Perspective on Books and the Net
Sometimes the future is right there in front of you
By Bruce McKinney
These days the world of collectible books is a warren of categories - on line listings, shops on Main Street, catalogues on line and through the mail, presentations at trade shows, and auctions, both traditional and eBay. These categories function independently. They sell to different customers - dividing the world of rare and collectible books into a mosaic of hundreds if not thousands of pieces.
The scale of the venues for old and collectible books is exponentially increasing, the number of dealers, number of books, the number of auction houses and sales all increasing. Some aspects of book selling however are declining. Shops, catalogues and shows are all fewer or less.
Overall the quantity of material is up, and continuing to rise, while the number of primary selling channels, the number of listing sites, shops, and shows down. Succinctly stated, there is more material to sell and fewer cost efficient options for disposing of it. The powerful alternatives are group options and their fees increasing. It's not only more difficult to sell, it's also more expensive.
The increasing volume of listings is not only depressing sales, it's reducing prices. Listings seem to increase geometrically, buyers arithmetically. "Collectible," a term long defined by dealers [to their advantage], is now defined in the marketplace. The loss of control over the defining of "collecting" is and will be deeply destructive to many sellers.
The market, as weak as it is, is actually weaker than it appears because various categories of selling - the shops, shows and catalogues are separate universes; their tribulations recorded only as distant thunder. Their realities are understood often only via informal statistics and impressions. Their customers buy based on convenience, friendship, and special payment terms, view books more as a whim, less as an investment. No one knows how much and for how long such trade will continue, only that it is declining. These areas seem somewhat age related. These are the approaches to book buying that older people prefer but it's not yet certain the next generation, who today overwhelmingly prefer time and cost efficient pursuits, will adopt them. It seems unlikely.
Its now more than ten years since the internet emerged and long submerged inventories began to surface. Today the destruction of the traditional book business is well underway. What lies ahead?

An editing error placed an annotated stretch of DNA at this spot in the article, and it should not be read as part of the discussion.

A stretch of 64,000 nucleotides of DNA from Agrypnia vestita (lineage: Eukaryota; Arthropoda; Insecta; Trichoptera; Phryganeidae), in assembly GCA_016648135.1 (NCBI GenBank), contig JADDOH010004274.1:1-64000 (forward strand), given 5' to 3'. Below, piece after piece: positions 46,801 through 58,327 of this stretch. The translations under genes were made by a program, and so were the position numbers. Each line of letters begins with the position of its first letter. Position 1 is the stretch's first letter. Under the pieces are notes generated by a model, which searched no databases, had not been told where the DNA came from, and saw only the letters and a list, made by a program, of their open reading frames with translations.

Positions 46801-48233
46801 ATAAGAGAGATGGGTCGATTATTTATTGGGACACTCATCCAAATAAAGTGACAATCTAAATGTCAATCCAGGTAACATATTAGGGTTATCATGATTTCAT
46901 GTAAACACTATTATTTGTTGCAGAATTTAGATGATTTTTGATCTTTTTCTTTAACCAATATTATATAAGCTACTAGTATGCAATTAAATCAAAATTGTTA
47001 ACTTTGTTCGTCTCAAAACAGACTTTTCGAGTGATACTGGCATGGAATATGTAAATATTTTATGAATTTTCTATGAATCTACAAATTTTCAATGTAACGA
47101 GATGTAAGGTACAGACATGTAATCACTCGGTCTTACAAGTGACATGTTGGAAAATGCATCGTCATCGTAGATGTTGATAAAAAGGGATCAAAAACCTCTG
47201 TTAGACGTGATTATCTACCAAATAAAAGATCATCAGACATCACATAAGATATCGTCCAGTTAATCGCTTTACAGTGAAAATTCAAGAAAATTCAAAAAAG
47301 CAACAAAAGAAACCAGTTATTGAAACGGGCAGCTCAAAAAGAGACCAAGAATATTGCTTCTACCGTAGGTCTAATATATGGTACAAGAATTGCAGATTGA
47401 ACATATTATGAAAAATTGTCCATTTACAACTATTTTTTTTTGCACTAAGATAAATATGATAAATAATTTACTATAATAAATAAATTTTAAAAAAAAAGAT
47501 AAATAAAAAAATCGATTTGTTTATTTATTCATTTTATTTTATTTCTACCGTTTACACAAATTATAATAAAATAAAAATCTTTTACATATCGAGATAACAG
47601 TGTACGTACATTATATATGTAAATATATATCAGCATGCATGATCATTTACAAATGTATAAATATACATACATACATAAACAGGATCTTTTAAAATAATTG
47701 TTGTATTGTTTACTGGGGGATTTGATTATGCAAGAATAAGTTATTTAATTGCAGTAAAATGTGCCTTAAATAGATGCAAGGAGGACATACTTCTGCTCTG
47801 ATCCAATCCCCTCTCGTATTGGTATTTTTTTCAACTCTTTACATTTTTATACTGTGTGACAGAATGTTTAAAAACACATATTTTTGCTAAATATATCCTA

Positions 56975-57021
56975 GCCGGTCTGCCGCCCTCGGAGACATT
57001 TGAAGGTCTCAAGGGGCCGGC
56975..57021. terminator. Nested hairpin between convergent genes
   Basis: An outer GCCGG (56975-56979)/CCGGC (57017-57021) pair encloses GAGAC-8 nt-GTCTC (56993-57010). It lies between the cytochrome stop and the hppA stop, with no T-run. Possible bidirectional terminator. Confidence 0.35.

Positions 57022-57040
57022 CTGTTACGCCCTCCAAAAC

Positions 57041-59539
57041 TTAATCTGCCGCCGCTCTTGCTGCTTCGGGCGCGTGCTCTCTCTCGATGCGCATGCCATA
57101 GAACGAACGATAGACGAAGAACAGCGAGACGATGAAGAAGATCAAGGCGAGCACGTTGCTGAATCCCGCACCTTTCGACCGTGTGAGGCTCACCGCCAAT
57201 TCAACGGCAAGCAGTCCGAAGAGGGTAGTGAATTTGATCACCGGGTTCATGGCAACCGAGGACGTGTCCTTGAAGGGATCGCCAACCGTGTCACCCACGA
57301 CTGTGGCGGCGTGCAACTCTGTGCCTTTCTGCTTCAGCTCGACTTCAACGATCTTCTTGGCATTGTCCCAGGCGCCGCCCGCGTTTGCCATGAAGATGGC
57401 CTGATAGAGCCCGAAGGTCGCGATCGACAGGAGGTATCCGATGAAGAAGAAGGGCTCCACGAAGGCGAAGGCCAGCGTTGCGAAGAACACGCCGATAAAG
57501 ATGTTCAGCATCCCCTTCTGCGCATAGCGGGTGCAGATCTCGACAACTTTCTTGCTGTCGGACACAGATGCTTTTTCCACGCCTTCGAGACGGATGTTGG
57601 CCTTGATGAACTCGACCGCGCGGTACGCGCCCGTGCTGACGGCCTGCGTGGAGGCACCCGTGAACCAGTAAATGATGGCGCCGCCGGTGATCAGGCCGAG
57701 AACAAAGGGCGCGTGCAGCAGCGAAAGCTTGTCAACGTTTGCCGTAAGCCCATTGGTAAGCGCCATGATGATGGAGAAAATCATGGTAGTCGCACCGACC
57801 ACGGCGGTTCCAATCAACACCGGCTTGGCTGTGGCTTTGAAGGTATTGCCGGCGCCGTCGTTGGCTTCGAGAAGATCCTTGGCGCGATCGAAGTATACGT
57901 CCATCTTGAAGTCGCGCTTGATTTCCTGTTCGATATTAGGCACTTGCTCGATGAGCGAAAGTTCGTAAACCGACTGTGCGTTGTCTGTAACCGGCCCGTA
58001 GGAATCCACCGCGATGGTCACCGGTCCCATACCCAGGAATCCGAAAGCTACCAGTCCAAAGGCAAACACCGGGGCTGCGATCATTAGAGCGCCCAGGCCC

It seems likely that the listing sites, that are undermining traditional selling alternatives, will in time also perish - all to be replaced by a single search [if not a single site] of at least 250 million items that, in providing a single search, will galvanize book buyers by finally simplifying the task of finding material. Multiple selling sites are understandable to booksellers but time consuming and arcane to/for book buyers. It looks to them like a dumb game, a variation of how the Japanese number street addresses in sequential order by date of construction.
Perspective on Books and the Net
For listing sites is there light at the end of the tunnel or...
In the course of aggregating all listings on a commission-free basis the difference between common and rare, collectible and casual will emerge, defined by 'listing time' and price. The length of time an item is listed at a specific price IS RELEVANT, the current ever-green listing approach absurd. Items remain posted for years.
In a single search copies will be stacked up like cord wood. Indexes of interest will emerge for every title and edition and they will determine value based on several factors: number of copies, number of days posted, relevance to collecting spheres as defined by Wiki Bibliographies and other similar approaches. In this environment, the power to set prices will shift from the seller to the market.
The single financial incentive to organize/promote this universal index of works on paper available for sale is going to be the opportunity to handle the credit card processing. Given the scale of the project, the credit card processing should be reward enough and probably be the lowest available online. The identity of the seller will be transparent, the incentive for buyer and seller to use the payment system its low cost.
Elsewhere in this issue of AE Monthly Mike Stillman has written an article, Browsers as Servers: Is Change Coming to Bookselling?, that may provide a glimpse of the future of the "unified search." For listing sites proxi-servers may be their poison. It will soon becomes possible to bypass listing sites by the use of proxi-servers, software that emulates a server and permits material from anyone with internet access to have their material become visible in a single search.
It's logically a Google or Microsoft project, possibly even a project done on behalf of the ALA or a worldwide library group. It could rekindle the relationship between libraries and books by placing them at the epicenter of what the world of old and collectible books, and perhaps all books in time, will become. It would give booksellers back their primacy of place in book selling by restoring their visibility. It will not bring prices back to where they were, but for those items for which there is interest, it will create an efficient, low cost market that, by working for buyers, will work for sellers.